Spikes of Joy

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(Pictured: ABBA says hello from 1976.)

Up here in Wisconsin, we got our first snow a month ago. On a gray day last week, a cold rain took the last of the leaves from the trees. The best part of autumn is behind us now. It’s bittersweet to see it go, but before it did, I spent some time in bygone autumns, with a couple of American Top 40 shows.

This stretch, as heard on the show from October 30, 1971, provided another motherlode of AM radio pleasure:

28. “Everybody’s Everything”/Santana
27. “So Far Away”/Carole King
26. “One Fine Morning”/Lighthouse
25. “Stagger Lee”/Tommy Roe
24. “Only You Know and I Know”/Delaney and Bonnie
23. “Birds of a Feather”/Raiders
22. “Ain’t No Sunshine”/Bill Withers
21. “Have You Seen Her”/Chi-Lites
20. “Easy Loving”/Freddie Hart
19. “Inner City Blues”/Marvin Gaye
18. “Uncle Albert-Admiral Halsey”/Paul and Linda McCartney

A person such as I, who grew up in the supercharged AM radio atmosphere of boss jocks and call-letter jingles, can live for a mighty long time in the headspace created by those 11 songs. Or these seven:

10. “I’ve Found Someone of My Own”/Free Movement
9. “Peace Train”/Cat Stevens
8. “The Night They Drove Old Dixie Down”/Joan Baez
7. “Do You Know What I Mean”/Lee Michaels
6. “Imagine”/John Lennon
5. “Theme From Shaft”/Isaac Hayes
4. “Superstar”/Carpenters

By the time I got this far on the list, I had long since left 2019. It was 1971 again, and I was in the bedroom I shared with my brother, across the hall from Mother and Dad, with my green plastic Westinghouse tube-type radio, the one with the big dial, with a tiny bit of masking tape on it to mark WLS, since the thing had a tendency to drift. That fall, in the afternoons home from school, evenings after supper, weekend days, all the time, I devoured the radio joyfully, not just the songs but the jocks and the jingles and the atmosphere, because I already knew that radio was my calling.

As I listened to these songs again, I was there, and I had no desire to come back.

But I had to, because you have to.

Not long after, I listened to the show from November 13, 1976. It, too, has a stretch of songs that I find seriously pleasurable, but in the end it evokes an entirely different feeling:

25. “You Don’t Have to Be a Star”/Marilyn McCoo and Billy Davis Jr.
24. “I Never Cry”/Alice Cooper
23. “Play That Funky Music”/Wild Cherry
22. “I Only Want to Be With You”/Bay City Rollers
21. “A Fifth of Beethoven”/Walter Murphy
20. “Magic Man”/Heart

19. “The Best Disco in Town”/Ritchie Family
18. “Nights Are Forever Without You”/England Dan and John Ford Coley
17. “She’s Gone”/Hall and Oates
16. “You Are the Woman”/Firefall
15. “More Than a Feeling”/Boston
14. “Fernando”/ABBA

The average onlooker probably considers this a load of forgettable cheese, and some of it certainly is, but I am incapable of hearing it that way. These songs took me to a place I’ve written about before, where 16-year-old-me had the world by the tail. I had my day-to-day concerns, but nothing I couldn’t handle. All good things were mine, or eventually would be. The road to the glowing future was smooth and wide and straight, and all I had to do was keep to it and I’d get there.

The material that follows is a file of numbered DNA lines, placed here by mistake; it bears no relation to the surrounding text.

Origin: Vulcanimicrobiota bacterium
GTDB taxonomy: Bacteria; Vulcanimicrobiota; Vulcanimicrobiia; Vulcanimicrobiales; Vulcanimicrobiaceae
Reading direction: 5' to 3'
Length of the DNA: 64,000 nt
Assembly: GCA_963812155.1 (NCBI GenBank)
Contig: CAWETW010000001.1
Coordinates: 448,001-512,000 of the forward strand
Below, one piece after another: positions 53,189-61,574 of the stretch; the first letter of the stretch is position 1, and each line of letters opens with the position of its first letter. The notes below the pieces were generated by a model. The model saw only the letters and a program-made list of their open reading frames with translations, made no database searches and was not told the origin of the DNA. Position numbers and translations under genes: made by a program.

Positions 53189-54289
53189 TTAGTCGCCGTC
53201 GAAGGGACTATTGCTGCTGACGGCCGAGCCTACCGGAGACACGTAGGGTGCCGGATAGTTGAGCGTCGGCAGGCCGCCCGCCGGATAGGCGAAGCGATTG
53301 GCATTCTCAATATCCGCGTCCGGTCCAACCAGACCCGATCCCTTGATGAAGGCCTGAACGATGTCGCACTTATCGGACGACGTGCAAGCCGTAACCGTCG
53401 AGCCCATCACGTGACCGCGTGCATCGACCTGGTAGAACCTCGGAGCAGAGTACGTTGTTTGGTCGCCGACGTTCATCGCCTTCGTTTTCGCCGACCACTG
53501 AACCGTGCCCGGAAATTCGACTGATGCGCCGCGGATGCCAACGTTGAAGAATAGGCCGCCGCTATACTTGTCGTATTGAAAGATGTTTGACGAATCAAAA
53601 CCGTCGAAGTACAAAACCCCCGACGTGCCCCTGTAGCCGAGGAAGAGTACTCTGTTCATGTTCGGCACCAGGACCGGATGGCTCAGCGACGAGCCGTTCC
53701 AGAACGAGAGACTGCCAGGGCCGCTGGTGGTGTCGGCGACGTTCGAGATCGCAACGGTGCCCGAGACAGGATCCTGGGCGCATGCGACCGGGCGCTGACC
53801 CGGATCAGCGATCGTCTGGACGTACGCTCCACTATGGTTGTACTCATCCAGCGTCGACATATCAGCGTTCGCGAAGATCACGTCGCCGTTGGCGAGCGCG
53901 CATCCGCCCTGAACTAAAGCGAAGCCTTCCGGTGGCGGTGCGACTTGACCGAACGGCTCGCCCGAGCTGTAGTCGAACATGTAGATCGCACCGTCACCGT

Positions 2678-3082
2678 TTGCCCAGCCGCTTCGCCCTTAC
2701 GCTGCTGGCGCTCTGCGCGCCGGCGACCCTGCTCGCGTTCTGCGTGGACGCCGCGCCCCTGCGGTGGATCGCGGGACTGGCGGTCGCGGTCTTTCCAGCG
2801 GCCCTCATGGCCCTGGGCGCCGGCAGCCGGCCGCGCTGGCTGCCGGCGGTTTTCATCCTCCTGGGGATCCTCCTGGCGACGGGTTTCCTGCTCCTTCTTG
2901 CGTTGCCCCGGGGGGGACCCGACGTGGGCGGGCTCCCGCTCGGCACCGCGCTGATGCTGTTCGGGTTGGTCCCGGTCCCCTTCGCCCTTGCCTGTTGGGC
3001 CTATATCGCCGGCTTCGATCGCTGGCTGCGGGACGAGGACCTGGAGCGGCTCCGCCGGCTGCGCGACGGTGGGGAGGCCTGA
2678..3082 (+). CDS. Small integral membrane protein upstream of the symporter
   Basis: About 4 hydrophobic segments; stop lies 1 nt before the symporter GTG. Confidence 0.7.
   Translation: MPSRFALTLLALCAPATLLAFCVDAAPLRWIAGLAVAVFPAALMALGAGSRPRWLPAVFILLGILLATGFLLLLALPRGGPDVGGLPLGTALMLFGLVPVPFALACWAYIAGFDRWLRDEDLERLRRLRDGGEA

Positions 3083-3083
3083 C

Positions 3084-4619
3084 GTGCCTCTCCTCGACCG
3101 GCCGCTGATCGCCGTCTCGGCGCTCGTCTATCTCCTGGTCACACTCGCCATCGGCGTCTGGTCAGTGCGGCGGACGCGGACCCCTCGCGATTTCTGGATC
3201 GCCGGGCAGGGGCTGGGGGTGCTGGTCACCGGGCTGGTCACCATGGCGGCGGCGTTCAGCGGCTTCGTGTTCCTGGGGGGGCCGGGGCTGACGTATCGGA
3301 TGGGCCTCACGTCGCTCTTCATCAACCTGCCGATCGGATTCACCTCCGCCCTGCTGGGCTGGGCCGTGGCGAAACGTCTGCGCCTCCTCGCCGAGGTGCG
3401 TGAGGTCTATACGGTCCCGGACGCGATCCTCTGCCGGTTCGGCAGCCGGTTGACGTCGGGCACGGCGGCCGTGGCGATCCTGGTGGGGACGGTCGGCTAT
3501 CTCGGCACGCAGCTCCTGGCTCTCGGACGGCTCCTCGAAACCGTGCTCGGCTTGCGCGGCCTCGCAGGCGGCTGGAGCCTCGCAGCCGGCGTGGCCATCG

I hear this stretch of songs now, and the clash between the two people, the boy who didn’t know what he didn’t know and the older man who does, drowns out most everything else. I can’t live in that country the way I can live in my 1971 bedroom. The most I can get is the occasional spike of joy—like at the climax of “More Than a Feeling,” just as the wall of guitars gives way for that Louie-Louie bass line to kick in for the last time, and where for just a moment I remember everything—but it doesn’t stay.

Which is why I keep going back, like an addict in thrall to another kind of spike.

These shows have some fine moments beyond these stretches. The top 10 of the 1971 show is a list I’ll never get tired of hearing. (Even “Yo-Yo.”) The top of the 1976 show is harder to love, as anything with “Muskrat Love” and “Disco Duck” would be, but there’s “Rubberband Man” and “Rock’n Me” and “The Wreck of the Edmund Fitzgerald” to take the curse off. And even “Muskrat Love” and “Disco Duck” are indispensable. Without them, the fall of 1976 wouldn’t have been quite what it was.

What it continues to be.

We do not always listen to old songs simply because we want to be transported back in time. But sometimes we do.

7 responses

  1. Well said….Happy Thanksgiving.

  2. Beautifully written, JB. Happy Thanksgiving to you and yours.

  3. Good stuff here. I enjoy your stories!

  4. Only a musical moron would consider a collection of songs featuring Alice Cooper, Heart, Hall and Oates, Boston and ABBA, among others, “a load of forgettable cheese.” These are great lists that hold up well more than 40 years later, in my opinion, and I’m glad you’re highlighting and celebrating them, JB. Have a happy Thanksgiving.

  5. Your ending, “We do not always listen to old songs simply because we want to be transported back in time. But sometimes we do” is so true. That shouldn’t be why we listen to music but sometimes we can’t help ourselves. Great job!

  6. We are all thankful for your interesting, reflective posts. I think they take us all back to a different time and place in our lives. It’s a shame today’s teens and those in their early 20’s didn’t get a chance to experience many of these songs. In fact, several of them are very hard to locate unless you have a vinyl dub.

    Happy Thanksgiving to you and yours, JB.

  7. One of the songs I remember from November 1976 was “This Song” by George Harrison. The remember hearing it for the first time, coming back from a high school basketball game on WLS. I was hooked the very first time I heard it. Later that week, on “Saturday Night Live” Harrison and Eric Idle appeared in a music video for “This Song.”

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